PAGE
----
The Franciscan Monastery at Hvar. No pictures were allowed, but I did take a picture of the chapel while we were waiting to see the Last Supper.
The Chapel at The Franciscan Monastery on Hvar.
That evening, we ate pizza in the town square with the rest of the "Not New Zealand" group.
Bol is another small port, a lot less busy than Hvar, at least the day we were there.
The small port of Bol
The harbor at Bol
Bol from the end of the harbor. Our boat is anchored at the far left of this picture.
We didn't stay in Bol, which was a pity, because we really liked the place, but headed out to Split.
Split (June 5)
Split was a big, busy city, with one outstanding feature, the Diocletian Palace, built by the Roman Emperor Diocletian in the 4th century AD.
Although much of the Palace has been lost over the centuries, the original cellars still survive.
The cellars at the Diocletian Palace
One of the gates into the palace
A later Croat ruler (after the Romans had left) crowns himself, but shows his Christian faith (the cross) while a Pope looks on with approval.
The recently restored bell tower
Trogir & Sibenik
After spending a night in Split, we sailed to Trogir, which was another World Heritage UNESCO town.
Approaching Trogir from the sea
Trogir was conquered by the Venetians and they built a fortress, as much to subdue the locals as to discourage further attacks.
The fortress at the entrance to the port of Trogir
Like Dubrovnik, the old part of Trogir is still largely medievial, although the city walls were removed many years ago.
The main square, Trogir
We climbed to the top of the bell tower. Kris made it most of the way to the top so she took this picture of me climbing the last few feet.
Of course, the reward was a nice view of the town and the port
The town & port from the top of the bell tower
Under the bell tower was the Cathedral of St Lawrence, with a very impressive entrance created by the artist Radovan & his pupils. The Cathedral was started in 1213 and finished in the 17th century.
The Cathedral entrance at Trogir showing scenes from the life of Christ
Eve stands on the left side of the gate - Adam is on the right side.
Figure of Eve at Trogir Cathedral
The Chapel of St Ivan, the Patron Saint of Trogir, created in 1467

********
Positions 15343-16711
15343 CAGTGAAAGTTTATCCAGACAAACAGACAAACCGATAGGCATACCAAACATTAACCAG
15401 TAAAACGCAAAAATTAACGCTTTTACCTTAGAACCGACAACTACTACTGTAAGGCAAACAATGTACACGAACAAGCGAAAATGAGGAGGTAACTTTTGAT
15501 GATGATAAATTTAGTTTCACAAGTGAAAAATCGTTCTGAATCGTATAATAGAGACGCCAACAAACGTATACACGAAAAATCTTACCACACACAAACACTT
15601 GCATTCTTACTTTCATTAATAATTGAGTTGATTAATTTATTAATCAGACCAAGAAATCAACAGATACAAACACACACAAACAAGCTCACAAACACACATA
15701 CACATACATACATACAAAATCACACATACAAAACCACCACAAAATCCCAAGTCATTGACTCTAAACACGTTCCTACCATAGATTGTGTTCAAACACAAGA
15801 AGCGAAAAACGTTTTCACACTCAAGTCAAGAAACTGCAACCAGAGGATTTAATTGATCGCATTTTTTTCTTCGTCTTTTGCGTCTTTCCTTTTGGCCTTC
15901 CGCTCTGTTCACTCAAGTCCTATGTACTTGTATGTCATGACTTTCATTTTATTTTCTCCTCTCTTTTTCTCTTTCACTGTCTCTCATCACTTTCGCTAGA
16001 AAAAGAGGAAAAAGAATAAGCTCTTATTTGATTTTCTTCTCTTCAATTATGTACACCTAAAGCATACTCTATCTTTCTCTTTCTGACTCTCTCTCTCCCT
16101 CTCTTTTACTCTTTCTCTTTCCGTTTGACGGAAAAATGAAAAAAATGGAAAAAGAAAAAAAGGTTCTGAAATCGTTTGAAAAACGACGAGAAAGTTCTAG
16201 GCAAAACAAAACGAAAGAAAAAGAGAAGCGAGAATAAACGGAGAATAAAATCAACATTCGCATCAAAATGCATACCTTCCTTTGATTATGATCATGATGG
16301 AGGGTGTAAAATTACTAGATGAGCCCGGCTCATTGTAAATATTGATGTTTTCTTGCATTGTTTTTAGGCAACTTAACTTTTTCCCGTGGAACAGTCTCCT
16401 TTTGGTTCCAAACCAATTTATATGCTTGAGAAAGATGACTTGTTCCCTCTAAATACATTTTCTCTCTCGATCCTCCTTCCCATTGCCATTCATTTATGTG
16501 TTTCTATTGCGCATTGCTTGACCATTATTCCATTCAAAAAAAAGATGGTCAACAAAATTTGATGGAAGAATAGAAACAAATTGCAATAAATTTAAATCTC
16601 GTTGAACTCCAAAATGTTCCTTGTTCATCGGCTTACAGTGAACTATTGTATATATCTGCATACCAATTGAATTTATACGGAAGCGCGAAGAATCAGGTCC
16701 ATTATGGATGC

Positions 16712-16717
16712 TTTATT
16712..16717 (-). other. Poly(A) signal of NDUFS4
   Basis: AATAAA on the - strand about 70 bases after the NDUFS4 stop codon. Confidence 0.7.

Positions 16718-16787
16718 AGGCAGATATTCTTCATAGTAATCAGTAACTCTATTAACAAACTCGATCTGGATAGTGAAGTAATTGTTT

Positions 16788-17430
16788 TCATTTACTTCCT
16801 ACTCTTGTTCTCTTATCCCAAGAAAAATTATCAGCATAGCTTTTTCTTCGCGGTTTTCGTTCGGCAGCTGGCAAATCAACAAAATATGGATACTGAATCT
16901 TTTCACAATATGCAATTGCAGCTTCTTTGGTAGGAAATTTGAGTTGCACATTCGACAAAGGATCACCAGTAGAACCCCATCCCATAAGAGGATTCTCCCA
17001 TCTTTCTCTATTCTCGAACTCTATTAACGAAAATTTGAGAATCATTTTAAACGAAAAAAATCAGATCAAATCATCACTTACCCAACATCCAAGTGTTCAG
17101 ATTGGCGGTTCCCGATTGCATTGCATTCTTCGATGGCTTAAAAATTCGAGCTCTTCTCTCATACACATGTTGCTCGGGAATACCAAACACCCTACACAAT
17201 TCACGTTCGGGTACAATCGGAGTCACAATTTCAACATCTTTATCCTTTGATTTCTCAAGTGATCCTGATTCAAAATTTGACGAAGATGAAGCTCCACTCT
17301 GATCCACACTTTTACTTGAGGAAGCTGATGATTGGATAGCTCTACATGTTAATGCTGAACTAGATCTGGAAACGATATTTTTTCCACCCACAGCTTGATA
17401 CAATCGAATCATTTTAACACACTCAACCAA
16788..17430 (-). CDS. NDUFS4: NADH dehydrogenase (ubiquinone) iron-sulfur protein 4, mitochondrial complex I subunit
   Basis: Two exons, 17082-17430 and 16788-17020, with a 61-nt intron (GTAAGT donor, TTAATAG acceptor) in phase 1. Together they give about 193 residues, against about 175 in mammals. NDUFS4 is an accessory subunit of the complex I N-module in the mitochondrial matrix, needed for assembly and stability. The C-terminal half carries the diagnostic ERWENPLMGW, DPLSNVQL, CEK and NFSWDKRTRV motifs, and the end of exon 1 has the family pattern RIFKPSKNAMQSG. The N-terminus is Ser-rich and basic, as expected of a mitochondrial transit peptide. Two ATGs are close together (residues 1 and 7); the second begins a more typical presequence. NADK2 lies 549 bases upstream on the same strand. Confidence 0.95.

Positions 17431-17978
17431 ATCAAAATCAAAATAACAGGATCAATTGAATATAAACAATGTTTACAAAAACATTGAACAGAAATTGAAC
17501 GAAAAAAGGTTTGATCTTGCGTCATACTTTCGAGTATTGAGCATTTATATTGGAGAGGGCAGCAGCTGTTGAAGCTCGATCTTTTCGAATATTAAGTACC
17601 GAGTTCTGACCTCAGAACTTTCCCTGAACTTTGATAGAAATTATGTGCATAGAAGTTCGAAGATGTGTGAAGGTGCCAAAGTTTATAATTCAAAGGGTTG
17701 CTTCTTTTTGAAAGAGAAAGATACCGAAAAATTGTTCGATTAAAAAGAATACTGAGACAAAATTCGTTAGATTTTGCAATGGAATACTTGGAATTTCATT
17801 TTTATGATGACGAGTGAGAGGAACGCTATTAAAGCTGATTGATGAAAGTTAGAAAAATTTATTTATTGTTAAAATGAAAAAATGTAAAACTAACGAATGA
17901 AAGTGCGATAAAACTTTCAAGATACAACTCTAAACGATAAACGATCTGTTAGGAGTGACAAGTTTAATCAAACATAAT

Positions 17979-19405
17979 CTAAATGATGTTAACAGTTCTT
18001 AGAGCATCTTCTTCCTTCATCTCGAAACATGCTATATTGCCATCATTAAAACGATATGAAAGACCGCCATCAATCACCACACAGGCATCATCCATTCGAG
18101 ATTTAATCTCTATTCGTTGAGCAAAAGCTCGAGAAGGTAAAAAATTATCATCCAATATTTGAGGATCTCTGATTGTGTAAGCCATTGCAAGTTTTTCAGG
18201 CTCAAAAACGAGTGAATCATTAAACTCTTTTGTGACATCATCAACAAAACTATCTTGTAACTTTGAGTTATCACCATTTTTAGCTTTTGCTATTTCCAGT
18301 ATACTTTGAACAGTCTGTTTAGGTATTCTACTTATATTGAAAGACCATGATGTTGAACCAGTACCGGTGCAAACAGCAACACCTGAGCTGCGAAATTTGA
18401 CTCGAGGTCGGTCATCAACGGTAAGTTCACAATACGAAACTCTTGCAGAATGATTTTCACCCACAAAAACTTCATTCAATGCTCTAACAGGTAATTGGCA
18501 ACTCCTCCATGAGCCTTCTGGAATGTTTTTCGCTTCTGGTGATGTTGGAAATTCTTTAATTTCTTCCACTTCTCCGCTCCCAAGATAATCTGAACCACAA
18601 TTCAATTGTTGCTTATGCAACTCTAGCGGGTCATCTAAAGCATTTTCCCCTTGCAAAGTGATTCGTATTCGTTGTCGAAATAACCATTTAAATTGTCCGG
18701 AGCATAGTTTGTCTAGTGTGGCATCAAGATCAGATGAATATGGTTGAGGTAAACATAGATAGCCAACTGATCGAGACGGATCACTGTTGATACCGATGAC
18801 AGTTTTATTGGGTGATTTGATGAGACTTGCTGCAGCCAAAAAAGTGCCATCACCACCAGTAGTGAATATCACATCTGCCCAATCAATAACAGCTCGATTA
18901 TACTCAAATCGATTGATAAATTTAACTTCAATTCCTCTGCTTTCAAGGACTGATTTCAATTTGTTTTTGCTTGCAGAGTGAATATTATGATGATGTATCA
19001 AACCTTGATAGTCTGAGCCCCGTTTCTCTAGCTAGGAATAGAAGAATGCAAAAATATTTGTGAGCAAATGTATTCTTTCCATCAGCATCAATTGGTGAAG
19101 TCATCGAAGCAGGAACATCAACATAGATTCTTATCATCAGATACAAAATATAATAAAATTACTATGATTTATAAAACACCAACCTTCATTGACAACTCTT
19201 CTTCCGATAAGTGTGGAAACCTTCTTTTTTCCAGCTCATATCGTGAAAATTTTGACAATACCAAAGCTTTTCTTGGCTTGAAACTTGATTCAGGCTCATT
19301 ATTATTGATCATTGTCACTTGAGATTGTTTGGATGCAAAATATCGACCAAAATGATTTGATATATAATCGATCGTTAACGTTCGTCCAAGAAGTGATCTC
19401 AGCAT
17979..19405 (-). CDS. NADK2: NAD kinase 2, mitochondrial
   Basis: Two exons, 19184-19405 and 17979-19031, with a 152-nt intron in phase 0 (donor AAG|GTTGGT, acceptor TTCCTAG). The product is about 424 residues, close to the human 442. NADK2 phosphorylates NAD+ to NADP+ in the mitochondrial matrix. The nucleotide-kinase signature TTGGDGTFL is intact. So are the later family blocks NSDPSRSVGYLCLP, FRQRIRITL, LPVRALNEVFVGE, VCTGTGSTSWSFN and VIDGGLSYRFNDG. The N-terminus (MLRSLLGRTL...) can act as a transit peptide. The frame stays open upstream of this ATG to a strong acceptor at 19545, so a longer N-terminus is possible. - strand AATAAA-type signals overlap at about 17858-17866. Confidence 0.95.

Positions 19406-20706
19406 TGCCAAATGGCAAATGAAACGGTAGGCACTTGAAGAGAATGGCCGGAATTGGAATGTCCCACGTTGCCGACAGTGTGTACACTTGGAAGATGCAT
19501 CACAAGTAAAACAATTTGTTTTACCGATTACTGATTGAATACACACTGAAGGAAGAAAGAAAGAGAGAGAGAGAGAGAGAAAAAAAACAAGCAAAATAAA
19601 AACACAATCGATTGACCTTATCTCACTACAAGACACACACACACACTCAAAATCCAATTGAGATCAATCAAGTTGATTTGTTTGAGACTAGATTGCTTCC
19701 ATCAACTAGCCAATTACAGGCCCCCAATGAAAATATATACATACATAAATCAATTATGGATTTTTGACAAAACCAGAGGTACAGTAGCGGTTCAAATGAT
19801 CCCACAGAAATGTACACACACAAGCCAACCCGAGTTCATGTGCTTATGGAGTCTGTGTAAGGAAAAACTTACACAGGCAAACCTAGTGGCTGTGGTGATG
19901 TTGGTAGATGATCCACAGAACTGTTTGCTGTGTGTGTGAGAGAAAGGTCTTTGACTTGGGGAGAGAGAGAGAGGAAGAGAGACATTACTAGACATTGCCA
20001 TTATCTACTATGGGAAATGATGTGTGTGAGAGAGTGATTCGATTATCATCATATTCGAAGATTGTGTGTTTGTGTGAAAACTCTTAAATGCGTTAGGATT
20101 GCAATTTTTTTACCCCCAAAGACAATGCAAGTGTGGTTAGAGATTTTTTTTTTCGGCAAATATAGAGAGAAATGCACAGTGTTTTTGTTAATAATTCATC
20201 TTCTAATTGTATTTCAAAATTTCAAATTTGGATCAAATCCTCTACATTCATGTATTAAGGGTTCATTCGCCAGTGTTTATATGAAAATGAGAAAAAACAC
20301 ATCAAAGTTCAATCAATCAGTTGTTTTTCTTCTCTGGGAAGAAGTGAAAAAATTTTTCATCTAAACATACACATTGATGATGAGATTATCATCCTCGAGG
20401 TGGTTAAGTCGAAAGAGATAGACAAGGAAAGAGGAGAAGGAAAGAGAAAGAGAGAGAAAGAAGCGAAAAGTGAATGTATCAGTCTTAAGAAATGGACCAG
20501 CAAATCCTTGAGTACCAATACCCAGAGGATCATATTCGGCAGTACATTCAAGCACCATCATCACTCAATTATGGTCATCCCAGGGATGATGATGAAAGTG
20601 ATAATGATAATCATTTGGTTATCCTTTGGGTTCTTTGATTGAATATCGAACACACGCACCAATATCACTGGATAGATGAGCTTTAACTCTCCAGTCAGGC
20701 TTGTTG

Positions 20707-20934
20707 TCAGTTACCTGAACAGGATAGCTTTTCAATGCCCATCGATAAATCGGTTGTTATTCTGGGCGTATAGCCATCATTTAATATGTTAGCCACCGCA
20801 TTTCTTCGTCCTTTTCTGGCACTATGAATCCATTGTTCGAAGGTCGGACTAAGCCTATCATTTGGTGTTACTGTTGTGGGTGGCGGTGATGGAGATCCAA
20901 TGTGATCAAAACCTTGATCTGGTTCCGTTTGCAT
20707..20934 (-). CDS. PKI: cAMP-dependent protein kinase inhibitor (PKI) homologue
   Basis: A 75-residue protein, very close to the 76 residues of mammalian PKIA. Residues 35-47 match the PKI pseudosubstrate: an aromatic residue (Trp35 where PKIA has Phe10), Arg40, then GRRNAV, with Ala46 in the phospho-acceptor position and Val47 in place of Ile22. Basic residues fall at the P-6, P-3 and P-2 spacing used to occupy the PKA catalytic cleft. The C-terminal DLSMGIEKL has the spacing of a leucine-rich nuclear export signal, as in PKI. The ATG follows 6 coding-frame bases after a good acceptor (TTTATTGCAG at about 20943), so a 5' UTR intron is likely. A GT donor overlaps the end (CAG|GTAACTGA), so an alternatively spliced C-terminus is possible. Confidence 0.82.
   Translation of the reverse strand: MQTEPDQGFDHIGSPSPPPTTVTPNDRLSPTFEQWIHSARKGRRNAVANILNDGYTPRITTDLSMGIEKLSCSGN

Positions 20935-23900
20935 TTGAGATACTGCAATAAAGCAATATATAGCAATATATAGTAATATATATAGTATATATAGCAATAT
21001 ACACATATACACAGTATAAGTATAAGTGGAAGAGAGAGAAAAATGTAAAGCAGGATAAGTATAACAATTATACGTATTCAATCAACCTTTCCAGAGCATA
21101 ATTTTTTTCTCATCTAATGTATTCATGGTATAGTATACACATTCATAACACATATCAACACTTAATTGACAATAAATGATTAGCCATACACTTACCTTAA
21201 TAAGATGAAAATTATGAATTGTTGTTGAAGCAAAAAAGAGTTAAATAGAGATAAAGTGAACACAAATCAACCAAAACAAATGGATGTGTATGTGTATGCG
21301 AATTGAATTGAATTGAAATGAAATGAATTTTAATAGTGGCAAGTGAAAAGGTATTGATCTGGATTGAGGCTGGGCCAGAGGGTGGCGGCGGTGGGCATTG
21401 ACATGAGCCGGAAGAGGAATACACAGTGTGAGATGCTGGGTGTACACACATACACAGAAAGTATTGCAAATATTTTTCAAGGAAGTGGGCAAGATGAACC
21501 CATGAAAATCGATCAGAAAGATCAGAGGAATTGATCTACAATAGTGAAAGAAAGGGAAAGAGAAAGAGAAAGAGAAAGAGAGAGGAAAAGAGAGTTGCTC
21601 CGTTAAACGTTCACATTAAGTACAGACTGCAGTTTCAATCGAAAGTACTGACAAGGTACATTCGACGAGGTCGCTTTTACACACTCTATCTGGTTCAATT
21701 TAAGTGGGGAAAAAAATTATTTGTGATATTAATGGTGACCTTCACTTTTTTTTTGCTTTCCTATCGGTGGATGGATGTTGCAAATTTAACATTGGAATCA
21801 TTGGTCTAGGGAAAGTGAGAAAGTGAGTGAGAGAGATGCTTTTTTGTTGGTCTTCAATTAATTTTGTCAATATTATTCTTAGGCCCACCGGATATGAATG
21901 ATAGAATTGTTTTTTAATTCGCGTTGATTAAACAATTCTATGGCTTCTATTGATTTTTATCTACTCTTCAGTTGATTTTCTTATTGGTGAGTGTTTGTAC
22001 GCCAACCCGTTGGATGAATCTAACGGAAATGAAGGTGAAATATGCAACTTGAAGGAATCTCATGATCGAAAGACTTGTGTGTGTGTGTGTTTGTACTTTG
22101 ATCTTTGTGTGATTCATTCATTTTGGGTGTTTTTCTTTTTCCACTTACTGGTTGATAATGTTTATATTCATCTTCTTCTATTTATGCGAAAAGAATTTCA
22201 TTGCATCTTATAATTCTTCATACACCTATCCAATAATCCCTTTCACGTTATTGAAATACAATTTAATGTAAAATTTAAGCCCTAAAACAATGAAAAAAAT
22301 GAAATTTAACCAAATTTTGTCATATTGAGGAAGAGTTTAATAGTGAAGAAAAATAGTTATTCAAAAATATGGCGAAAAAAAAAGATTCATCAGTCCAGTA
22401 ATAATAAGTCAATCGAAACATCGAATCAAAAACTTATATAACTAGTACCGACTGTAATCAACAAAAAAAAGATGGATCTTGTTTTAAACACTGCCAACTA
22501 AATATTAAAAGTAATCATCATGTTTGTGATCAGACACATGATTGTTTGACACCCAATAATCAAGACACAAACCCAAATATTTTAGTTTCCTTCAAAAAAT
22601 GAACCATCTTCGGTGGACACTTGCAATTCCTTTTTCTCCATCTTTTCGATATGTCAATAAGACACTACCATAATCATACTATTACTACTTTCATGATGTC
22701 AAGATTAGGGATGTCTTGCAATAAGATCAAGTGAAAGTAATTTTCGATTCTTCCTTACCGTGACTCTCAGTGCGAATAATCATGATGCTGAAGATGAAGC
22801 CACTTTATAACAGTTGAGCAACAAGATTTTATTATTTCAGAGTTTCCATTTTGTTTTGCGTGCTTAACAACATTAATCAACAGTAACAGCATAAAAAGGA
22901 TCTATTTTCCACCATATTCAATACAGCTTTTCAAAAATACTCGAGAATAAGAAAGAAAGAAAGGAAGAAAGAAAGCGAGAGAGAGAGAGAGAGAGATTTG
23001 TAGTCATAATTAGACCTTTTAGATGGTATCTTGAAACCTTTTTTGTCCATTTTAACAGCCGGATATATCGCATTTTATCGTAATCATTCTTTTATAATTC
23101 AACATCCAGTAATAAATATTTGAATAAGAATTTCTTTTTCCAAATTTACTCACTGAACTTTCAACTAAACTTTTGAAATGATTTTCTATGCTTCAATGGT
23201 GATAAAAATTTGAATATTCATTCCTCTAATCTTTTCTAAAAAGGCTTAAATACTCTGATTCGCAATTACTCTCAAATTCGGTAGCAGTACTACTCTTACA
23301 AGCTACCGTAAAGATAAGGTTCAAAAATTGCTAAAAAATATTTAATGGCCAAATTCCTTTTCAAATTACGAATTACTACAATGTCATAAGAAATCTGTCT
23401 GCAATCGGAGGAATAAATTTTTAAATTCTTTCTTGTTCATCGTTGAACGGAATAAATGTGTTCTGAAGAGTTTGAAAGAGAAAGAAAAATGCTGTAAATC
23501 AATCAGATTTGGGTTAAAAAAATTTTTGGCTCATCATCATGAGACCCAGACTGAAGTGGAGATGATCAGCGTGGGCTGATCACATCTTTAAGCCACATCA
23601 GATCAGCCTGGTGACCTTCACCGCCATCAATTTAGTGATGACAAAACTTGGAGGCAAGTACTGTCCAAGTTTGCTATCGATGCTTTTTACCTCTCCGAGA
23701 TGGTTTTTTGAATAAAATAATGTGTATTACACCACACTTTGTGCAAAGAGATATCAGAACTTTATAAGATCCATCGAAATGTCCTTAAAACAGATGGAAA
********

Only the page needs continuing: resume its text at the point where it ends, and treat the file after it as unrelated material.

After leaving Trogir, we went to Sibenik, another medieval town. Along the way we stopped for a swim.
The water was very cold!
An interesting and unusual twenty four hour clock in Sibenik
The entrance to The Cathedral of St James, Sibenik
The Bapistry ceilng at the Cathedral of Sibenik. God is in the middle, looking down.
One of seventy four faces surrounding the cathedral. They would be the faces of the rich and famous from Sibenik at the time.
Climbing high into the town, we discovered a small monastery garden.
The medieval garden of the St Lawrence Monastery
We stayed the night in Sibenik and left the next morning for the National Park of Krka
National Parks of Krka, Kornati
We took a short bus ride to the Krka National Park, which is famous for it's beautiful waterfalls. To see the falls, you walk along a wooden boardwalk through a very pretty natural landscape.
The boardwalk trail at Krka National Park
Kris admires the beautiful scenery
The first of many waterfalls
A dragonfly sits on a leaf
All the water in the park makes it VERY green & lush
One of many waterfalls in the park
If you get close enough, the power of the water and the roar is very impressive
Lots of different ways to see the falls. This was from above.
We returned to the boat, which had moved to another port, Bodice.
The Port of Bodice
The small town of Bodice
Leaving Bodice at lunch time, we passed through the Kornati National Park, which is made up of more than 140 islands.
The islands of Kornati National Park
The sailing looked really nice. I was quite jealous.
A nice breeze
We arrived at Sali and headed for the nearest bar.
Most of the group enjoying a drink after a long day at sea.
The next day, we left for our last stop, Zadar. We took the opportunity to take some group pictures.
The entire group poses
Claudia, K&P & Martin, our Tour Director
Ivan & Jelena
That evening, we took a guided tour of the old town of Zadar. It was very badly damaged during WWII so most of the old buildings are gone.
The Cathedral was one building which did survive
After all the rubble from the buildings was cleared away after WWII, the orginal Roman Forum was discovered. It was built in the 3rd century by the Emperor Augustus and was the largest east of Italy, which testifies to the importance of Zadar to the Romans.
In the 6th century, a church was built for St Donat on what would have been the rubble of the orginal temple.
The exterior of the Church of St Donat. It's now used as a small concert hall. The Cathedral Tower is to the right.
The interior of the church
You can see how the builders used Roman columns for their foundations
Built into the structure of the promenade and therefore impossible to see, is a Sea Organ. As the waves push air into the hidden pipes, they make melodius and rather ethereal music, which plays day and night. It's hard to describe, but listen to a clip of a recording here: